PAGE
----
Scaling LinkedIn to be the largest professional network in the world. Have you ever wondered what architectures the site like LinkedIn may have used and what insights teams have learned while growing the system from serving just a handful to close to a hundred million of users? Ruslan will share his experiences after facing many complex challenges through the years of hyper growth and will answer questions about LinkedIn architecture and the way LinkedIn engineers approach building innovative products of the future with scale.
by Tom Cook
Facebook is now the #2 global website, responsible for billions of photos, conversations, and interactions between people all around the world running on top of tens of thousands of servers spread across multiple geographically-separated datacenters. When problems arise in the infrastructure behind the scenes it directly impacts the ability of people to connect and share with those they care about around the World.
Facebook's Technical Operations team has to balance this need for constant availability with a fast-moving and experimental engineering culture. We release code every day. Additionally, we are supporting exponential user growth while still managing an exceptionally high radio of users per employee within engineering and operations.
This talk will go into how Facebook is "run" day-to-day with particular focus on actual tools in use (configuration management systems, monitoring, automation, etc), how we detect anomalies and respond to them, and the processes we use internally for rapidly pushing out changes while still keeping a handle on site stability.
Wikia hosts around a 100 000 wikis using the open source Mediawiki software. In this talk I'll take a tour through the process of taking a legacy source code and turning it into a globally distributed system. Wikia runs across 6 datacenters in US and Europe, with half of them being CDN nodes and half being full datacenters. Traffic is directed to closest node depending on traffic situation. In a case of degradation the system turns into a read-only mode. The multiple level of redundancy and distribution contributed to a 99.995% availability to end users.
Specific issues involve:
There has been a lot of interest in PHP performance lately, spurred by Facebook's HipHop PHP announcement in February. Most people don't know how fast their site is and will make uninformed architecture decisions or spend time optimizing the wrong things based mostly on myths and innuendo. This talk will try to get you started down the path of a systematic approach to benchmarking, profiling and optimizing your entire web site.
by Mike Malone
Recently a new class of database technologies has developed offering massively scalable distributed hash table functionality. Relative to more traditional relational database systems, these systems are simple to operate and capable of managing massive data sets. These characteristics come at a cost though: an impoverished query language that, in practice, can handle little more than exact-match lookups at scale.
This talk will explore the real world technical challenges we faced at SimpleGeo while building a web-scale spatial database on top of Apache Cassandra. Cassandra is a distributed database that falls into the broad category of second-generation systems described above. We chose Cassandra after carefully considering desirable database characteristics based on our prior experiences building large scale web applications. Cassandra offers operational simplicity, decentralized operations, no single points of failure, online load balancing and re-balancing, and linear horizontal scalability.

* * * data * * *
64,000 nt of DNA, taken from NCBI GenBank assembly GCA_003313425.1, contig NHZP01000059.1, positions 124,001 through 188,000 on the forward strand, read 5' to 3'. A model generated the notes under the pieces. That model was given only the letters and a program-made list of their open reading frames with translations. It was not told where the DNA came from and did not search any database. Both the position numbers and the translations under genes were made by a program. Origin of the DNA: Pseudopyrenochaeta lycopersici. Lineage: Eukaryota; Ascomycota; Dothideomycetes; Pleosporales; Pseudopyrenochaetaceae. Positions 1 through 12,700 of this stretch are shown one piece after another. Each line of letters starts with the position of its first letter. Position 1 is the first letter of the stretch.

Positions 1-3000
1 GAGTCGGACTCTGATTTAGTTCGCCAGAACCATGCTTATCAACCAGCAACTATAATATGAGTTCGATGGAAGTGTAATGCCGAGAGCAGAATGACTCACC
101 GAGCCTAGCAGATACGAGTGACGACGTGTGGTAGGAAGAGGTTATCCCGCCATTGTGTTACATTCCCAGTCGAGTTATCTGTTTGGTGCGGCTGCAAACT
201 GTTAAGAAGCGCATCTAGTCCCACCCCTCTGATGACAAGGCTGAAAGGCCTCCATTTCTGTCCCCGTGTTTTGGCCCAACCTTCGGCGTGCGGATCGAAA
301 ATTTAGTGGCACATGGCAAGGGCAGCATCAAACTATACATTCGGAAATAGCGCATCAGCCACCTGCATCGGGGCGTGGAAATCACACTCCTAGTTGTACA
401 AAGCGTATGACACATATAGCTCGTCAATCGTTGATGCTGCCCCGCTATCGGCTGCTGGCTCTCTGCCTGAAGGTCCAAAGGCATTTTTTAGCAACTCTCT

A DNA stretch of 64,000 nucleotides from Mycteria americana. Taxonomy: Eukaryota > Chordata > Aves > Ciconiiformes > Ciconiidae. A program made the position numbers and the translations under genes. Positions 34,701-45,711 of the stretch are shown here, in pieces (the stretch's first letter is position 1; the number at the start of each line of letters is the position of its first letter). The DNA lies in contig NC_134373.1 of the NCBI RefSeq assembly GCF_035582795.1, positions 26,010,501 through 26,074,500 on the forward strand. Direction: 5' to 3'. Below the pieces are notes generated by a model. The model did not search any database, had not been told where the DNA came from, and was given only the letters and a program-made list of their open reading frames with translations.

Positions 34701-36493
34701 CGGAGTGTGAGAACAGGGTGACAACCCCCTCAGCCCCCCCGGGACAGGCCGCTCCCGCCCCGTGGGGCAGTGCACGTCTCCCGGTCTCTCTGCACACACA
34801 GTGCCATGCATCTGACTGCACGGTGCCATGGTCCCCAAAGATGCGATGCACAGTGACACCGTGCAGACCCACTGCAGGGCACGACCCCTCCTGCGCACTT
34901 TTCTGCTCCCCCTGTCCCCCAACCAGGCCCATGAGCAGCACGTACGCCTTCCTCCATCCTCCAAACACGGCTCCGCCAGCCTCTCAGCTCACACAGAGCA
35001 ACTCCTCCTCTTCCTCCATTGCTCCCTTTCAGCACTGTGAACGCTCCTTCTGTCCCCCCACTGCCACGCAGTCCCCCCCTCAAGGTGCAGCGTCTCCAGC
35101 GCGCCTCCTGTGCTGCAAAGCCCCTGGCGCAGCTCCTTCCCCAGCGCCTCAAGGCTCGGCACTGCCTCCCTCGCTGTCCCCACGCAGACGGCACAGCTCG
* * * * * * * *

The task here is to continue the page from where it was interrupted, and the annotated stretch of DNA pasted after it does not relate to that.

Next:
Unfortunately, Cassandra fell far short of providing the sort of sophisticated spatial queries we needed. We developed a short term solution that was good enough for most use cases, but far from optimal. Long term, our challenge was to bridge the gap without compromising any of the desirable qualities that led us to choose Cassandra in the first place.
The result is a robust general purpose mechanism for overlaying sophisticated data structures on top of distributed hash tables. By overlaying a spatial tree, for example, we're able to durably persist massive amounts of spatial data and service complex nearest-neighbor and multidimensional range queries across billions of rows fast enough for an online consumer facing application. We continue to improve and evolve the system, but we're eager to share what we've learned so far.
The economics of commodity components are undeniable, but they also can suffer from acute reliability problems that introduce new (and often unanticipatable) failure modes. Even in a thoughtful architecture that is putatively designed around unreliable components, these failure modes can have dire consequences, potentially cascading into systemic failure. This talk will dissect some examples of these failures, exploring how the original failing component was able to induce broader failure, how the problem was ultimately understood, and what larger lessons can be drawn from the experience.
Highly scaled distributed web applications are predicated on a functional network, yet organizations rarely have detailed information about the consumption and expense of network resources. This data is essential for effective denial of service detection, intrusion detection, troubleshooting, capacity planning, and traffic engineering, but the time, cost and knowledge required to acquire and analyze the data can be a prohibitive barrier. Most organizations default to reactively analyzing this information after the fact, if at all. The dynamic nature of modern infrastructures can make these challenges even more acute.